Picture of Jocelyn Brown (second from right) listens to a technician’s briefing during the lab visit.

IITA-Malawi hosts USDA-FAS, US Embassy delegation

On 3 November, IITA-Malawi hosted a delegation from the Department of Agriculture–Foreign Agriculture Service (USDA-FAS) and the US Embassy in Malawi who came to find out about IITA’s work in the country, particularly on aflatoxin research and Aflasafe development. The delegation was headed by the Deputy Administrator of the USDA-FAS, Office of Capacity Building and Development (OCBD) Ms Jocelyn Brown. She was accompanied by Ms Holly Monster, Economic and Commercial Officer, US Embassy; Mr John Ellenberger, Senior Vice President, Land O’ Lakes International Development; and Mr Timothy Nzioka, Land O’ Lakes Country Director and MSIKA Chief of Party. Also in attendance were Ms Naomi Kamanga, MISST Chief of Party, and scientists from IITA and the Department of Agricultural Research Services (DARS).

Picture of visitors at the IITA Malawi Station.

Visitors at the IITA Malawi Station.

The delegation was welcomed by David Chikoye, IITA Regional Director for Southern Africa, who briefed the group about IITA’s work in the region. This was followed by a short talk by Arega Alene, IITA-Malawi Country Representative, about the ongoing research activities at the station.

Dr David Kamangira, DARS Deputy Director, discussed the government’s role in technology development and regulation. In the case of Aflasafe, he emphasized that it must go through the Agricultural Technical Clearing Committee (ATCC) for evaluation before release.

Joseph Atehnkeng presented on the development of Aflasafe MW02 (Malawi-specific product) and Aflasafe MWMZ01 (regional product), which he said had been evaluated in farmers’ fields for the past two years. He added that both products have been shown to reduce aflatoxin by up to 99% in maize and groundnut. After data analysis is completed, a complete dossier for registration will be submitted to the ATCC for review and registration. The mode for commercializing the Aflasafe products will then be determined by the local stakeholders.

Picture of Jocelyn Brown (second from right) listens to a technician’s briefing during the lab visit.

Jocelyn Brown (second from right) listens to a technician’s briefing during the lab visit.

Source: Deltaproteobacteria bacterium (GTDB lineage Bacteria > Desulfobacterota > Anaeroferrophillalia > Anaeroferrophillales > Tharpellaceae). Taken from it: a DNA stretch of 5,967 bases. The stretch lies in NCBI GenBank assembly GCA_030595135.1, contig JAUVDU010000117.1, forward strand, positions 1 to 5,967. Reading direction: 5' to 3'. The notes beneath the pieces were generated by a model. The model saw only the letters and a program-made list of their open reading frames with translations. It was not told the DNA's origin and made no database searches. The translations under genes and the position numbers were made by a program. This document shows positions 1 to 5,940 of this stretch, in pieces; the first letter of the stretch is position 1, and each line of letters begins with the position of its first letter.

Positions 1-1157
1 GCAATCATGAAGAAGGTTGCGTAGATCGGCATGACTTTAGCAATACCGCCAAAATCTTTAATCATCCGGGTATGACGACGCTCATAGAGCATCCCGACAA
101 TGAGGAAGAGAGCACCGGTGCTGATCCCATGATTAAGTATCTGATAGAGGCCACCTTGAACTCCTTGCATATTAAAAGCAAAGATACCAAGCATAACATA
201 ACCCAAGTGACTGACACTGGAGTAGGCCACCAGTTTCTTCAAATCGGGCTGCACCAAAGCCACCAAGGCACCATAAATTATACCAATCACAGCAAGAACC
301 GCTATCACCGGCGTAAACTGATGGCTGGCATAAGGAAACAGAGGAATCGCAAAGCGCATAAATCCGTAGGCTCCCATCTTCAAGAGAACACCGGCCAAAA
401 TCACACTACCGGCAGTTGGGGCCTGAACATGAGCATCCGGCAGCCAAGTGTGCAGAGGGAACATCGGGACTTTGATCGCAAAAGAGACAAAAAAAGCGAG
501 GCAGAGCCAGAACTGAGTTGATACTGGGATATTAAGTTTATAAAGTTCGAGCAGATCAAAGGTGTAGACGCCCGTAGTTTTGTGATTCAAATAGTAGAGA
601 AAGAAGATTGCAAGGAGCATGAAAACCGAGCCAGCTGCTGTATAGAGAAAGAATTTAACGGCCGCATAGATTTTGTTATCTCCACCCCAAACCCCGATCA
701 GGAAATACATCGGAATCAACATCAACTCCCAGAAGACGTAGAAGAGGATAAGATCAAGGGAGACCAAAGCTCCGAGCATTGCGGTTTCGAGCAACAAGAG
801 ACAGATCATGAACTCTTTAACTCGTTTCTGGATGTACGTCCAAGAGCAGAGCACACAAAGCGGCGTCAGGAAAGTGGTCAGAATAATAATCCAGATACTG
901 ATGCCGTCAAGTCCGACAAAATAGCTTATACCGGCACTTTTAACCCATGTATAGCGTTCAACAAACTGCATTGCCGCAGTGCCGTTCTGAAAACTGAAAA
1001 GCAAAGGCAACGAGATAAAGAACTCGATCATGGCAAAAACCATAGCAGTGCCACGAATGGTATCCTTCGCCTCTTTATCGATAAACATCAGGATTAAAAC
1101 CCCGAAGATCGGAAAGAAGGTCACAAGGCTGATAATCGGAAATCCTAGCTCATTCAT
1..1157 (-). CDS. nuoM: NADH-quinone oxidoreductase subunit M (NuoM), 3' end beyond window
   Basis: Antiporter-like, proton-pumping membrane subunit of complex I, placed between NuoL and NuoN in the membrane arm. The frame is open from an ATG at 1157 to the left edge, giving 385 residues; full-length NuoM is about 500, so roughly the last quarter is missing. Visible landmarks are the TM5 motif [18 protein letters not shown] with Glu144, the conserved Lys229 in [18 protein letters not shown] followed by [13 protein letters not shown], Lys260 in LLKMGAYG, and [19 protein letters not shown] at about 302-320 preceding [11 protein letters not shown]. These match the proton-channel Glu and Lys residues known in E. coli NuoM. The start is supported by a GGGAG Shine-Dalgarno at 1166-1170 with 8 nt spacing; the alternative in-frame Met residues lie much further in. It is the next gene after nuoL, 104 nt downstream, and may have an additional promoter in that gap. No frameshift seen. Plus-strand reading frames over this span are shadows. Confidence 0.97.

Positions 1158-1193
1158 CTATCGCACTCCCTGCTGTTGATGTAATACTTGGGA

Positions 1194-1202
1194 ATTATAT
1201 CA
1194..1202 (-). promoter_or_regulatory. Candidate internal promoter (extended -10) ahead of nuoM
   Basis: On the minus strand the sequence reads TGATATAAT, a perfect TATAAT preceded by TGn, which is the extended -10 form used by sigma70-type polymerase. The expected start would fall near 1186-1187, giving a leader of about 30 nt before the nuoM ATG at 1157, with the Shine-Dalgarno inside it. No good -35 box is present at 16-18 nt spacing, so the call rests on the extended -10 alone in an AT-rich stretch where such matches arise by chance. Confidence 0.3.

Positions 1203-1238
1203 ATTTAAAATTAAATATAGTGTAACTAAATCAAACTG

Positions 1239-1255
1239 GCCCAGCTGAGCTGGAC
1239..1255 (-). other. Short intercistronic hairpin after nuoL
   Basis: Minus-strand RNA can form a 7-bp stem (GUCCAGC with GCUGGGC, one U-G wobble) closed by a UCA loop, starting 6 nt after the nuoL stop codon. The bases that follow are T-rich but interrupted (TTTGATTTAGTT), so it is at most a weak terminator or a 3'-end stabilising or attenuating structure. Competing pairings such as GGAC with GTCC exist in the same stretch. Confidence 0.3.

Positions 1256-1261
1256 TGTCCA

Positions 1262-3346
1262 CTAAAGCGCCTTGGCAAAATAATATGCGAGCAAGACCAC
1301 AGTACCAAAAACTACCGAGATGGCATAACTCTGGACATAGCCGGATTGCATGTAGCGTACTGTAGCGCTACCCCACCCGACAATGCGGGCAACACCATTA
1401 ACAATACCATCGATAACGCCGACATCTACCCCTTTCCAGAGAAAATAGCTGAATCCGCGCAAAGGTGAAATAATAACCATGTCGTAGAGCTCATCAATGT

Brown, in her remarks, said that research was key to achieving food security and safety. She commended IITA in Malawi and partners for the outstanding work being done on aflatoxin and Aflasafe development. She emphasized that aflatoxin is not only a problem in Africa, but also in the USA. She was keenly interested in the Aflasafe commercialization models and opined that the private sector is key to technology transfer and adoption. She was especially impressed with the results of the initial efficacy field trials, and encouraged IITA and DARS to work together to have Aflasafe in the hands of farmers as soon as possible. To assist in this process, USDA-FAS, working with the Malawi national program, African Agricultural Technology Foundation (AATF), and IITA, is providing guidance for harmonization of biopesticide registration in Malawi.

After discussions, the delegation toured the Aflasafe training and research laboratory at DARS.

Aflatoxin is a poison produced by Aspergillus fungi which resides in the soil and in dead or decaying organic matter in the field. Exposure to aflatoxin-contaminated food increases the risk of liver cancer, suppresses the immune system, retards growth in children, and reduces the quality of crops which leads to low market values. IITA-Malawi, with current funding from USAID and past funding from USDA-FAS and technical backstopping from USDA-ARS, is implementing research work on aflatoxin and development of Aflasafe.

aflatoxinDepartment of Agriculture–Foreign Agriculture ServiceIITA New no. 2410

Communications • 1st December 2017

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